Delegates Approve Dues Increase

Delegates to the NARFE National Convention solidly backed a resolution to increase dues in balloting on Wednesday. At issue was an amended resolution that raised dues higher than the level recommended by the Bylaws Committee in its Monday report.

The committee-backed resolution called for an increase in annual dues to $34.  However, as amended from the floor and approved by delegates at the polls, the new dues structure is $40 for one year, $72 for two years and $102 for three years. Dues withholding dues will be set at $34 annually. The amounts are for national dues only; it is still up to chapters to set their own dues.

The vote on the dues increase was 4,409 affirmative votes to 1,672 negative votes, a percentage of 72.5 yes votes, easily exceeding the needed two-thirds (4,049 votes) required to amend the Bylaws. National President Margaret L. Baptiste announced that the rates will go into effect immediately, but said it will take Headquarters a few months to make necessary changes in paperwork.   

Bylaws Review Approved

Delegates voted for the creation of a 10-member committee to prepare a revised set of Bylaws for the Association. The committee’s recommended changes will be presented to the 2012 National Convention for action. It was the only resolution recommended for adoption by the Resolutions Committee, chaired by Charles Stanphill of Oklahoma.

As originally proposed, Resolution 10-42 would have established a five-person review committee, appointed by the National President. The committee amended it to expand the panel to include a member from each of NARFE’s 10 regions and to give authority for appointing the group to the National Executive Board. The amendment was adopted.

The only other resolution discussed, 10-41, called for a task force to study whether NARFE should set up a charitable arm under the provisions of Section 501(c)(3) of the tax code. The committee had recommended it be rejected, but it was withheld for debate. It was rejected by the delegates. Three other resolutions were rejected as recommended.   

Membership Resolutions Handled Speedily

Delegates handily dealt with resolutions dealing with membership. Maria Ritzman of Pennsylvania, Membership Committee chair, made the report. The committee recommended one resolution, 10-34 (reverting back to the 2003 version of the F-7 Chapter Officer Report), for adoption. The delegates did not agree, and after spirited discussion on the merits of returning to the use of an old form, voted not to adopt the resolution.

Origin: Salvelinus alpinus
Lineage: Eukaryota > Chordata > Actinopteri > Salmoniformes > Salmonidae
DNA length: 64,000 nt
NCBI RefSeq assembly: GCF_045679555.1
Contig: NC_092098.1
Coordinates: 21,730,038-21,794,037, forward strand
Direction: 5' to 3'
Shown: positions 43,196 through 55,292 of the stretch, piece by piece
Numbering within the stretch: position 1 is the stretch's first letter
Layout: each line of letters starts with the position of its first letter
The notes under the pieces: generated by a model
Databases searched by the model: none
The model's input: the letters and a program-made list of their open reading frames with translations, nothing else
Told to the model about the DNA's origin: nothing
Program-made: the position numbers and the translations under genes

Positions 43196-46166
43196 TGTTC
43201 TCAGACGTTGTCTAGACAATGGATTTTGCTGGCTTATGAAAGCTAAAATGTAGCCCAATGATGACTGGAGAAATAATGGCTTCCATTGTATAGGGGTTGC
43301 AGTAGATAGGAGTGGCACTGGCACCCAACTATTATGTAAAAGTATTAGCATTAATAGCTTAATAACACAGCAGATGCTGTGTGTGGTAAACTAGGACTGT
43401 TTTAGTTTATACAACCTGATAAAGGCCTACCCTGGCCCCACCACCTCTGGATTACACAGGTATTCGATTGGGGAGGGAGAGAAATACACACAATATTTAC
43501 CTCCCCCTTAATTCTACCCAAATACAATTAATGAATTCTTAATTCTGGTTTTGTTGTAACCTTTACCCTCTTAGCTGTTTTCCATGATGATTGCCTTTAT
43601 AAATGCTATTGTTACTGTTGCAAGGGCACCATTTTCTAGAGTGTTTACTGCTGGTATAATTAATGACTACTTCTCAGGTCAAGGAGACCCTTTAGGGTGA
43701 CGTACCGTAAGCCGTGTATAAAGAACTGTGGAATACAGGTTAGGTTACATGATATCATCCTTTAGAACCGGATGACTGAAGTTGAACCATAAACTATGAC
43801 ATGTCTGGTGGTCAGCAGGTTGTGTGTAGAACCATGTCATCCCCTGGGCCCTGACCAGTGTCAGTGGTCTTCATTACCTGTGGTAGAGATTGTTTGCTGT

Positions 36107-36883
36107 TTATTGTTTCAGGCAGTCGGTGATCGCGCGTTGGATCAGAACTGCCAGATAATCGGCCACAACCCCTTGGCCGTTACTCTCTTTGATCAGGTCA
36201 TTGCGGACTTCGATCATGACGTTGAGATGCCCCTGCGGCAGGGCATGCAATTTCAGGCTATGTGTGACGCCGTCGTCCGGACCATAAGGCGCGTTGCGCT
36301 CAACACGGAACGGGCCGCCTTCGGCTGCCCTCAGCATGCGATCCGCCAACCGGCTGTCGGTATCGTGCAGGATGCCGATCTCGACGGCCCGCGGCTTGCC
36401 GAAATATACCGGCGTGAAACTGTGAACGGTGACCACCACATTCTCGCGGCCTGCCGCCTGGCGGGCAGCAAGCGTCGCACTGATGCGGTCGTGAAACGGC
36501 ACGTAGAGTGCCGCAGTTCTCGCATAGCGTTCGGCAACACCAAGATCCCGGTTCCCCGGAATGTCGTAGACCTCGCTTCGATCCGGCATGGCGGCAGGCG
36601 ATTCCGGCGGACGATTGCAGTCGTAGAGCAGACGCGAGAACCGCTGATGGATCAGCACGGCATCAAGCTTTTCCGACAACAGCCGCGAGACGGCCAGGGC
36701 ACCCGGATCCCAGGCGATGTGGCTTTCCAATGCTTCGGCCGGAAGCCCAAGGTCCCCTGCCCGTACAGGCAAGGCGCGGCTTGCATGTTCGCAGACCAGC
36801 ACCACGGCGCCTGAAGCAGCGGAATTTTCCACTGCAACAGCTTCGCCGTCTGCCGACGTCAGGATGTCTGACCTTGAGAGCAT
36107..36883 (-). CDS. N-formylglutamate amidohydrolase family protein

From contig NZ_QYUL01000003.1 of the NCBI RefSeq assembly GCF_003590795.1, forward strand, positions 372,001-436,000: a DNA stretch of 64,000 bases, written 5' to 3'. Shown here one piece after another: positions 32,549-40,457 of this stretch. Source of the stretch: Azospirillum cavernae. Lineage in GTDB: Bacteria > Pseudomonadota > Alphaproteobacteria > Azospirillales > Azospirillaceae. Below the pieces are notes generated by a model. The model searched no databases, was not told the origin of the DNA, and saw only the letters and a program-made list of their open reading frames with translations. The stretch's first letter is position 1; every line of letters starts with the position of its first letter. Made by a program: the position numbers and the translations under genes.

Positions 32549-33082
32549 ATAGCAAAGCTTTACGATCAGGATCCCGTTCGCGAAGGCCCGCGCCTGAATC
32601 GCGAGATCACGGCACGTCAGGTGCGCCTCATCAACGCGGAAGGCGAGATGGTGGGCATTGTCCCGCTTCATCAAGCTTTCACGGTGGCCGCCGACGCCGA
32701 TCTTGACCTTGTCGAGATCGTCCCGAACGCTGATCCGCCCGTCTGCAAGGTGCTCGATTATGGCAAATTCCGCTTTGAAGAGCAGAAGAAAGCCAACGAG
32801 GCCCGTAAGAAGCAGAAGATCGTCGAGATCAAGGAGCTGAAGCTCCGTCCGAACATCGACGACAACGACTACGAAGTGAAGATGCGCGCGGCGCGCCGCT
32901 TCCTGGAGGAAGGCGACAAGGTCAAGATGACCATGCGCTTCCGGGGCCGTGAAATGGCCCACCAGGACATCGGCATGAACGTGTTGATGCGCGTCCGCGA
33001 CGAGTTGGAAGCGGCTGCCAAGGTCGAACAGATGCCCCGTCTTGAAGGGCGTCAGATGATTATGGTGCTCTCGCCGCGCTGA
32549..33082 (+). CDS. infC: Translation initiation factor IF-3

Two others were recommended for adoption as amended: 10-36 (recruitment incentive raised to $10, which the committee amended to $4), and 10-40 (to remove language limiting Matching Funds Program requests to a minimum of $100, amended by the committee to read “any request under $100 must be discussed with the National Office”). The incentive increase was voted down, leaving it at the current $8 rate. Also, the committee’s amendment was defeated, and the original resolution, which set no limit on amounts for Matching Funds, was adopted. 

The delegates also adopted Reso-lution 10-37 (resumption of guidance pamphlet in reporting deaths), which the committee had recommended for rejection. Delegates decided they wanted to have Headquarters make the pamphlets available, either paper or electronically. All other resolutions were rejected as recommended.   

Marvelous Museum

National President Margaret L. Baptiste called the Michigan Night at the Van Andel Museum Center “outstanding,” and delegates signaled their appreciation by giving the Host Committee a warm round of applause. 

Adcock: ‘You Control Your Destiny’

In the past two years, NARFE has racked up a long string of legislative victories, Legislative Director Dan Adcock told delegates. If the achievements were described in a story in this year’s convention bulletin, the headline might read, “NARFE Puts Money in Your Pocket and Protects Your Benefits,” he said.

But, he warned, when the delegates meet next in Reno, NV, in 2012, the headline could be: “Federal Salary, Retirement and Health Benefits Slashed by $50 Billion.”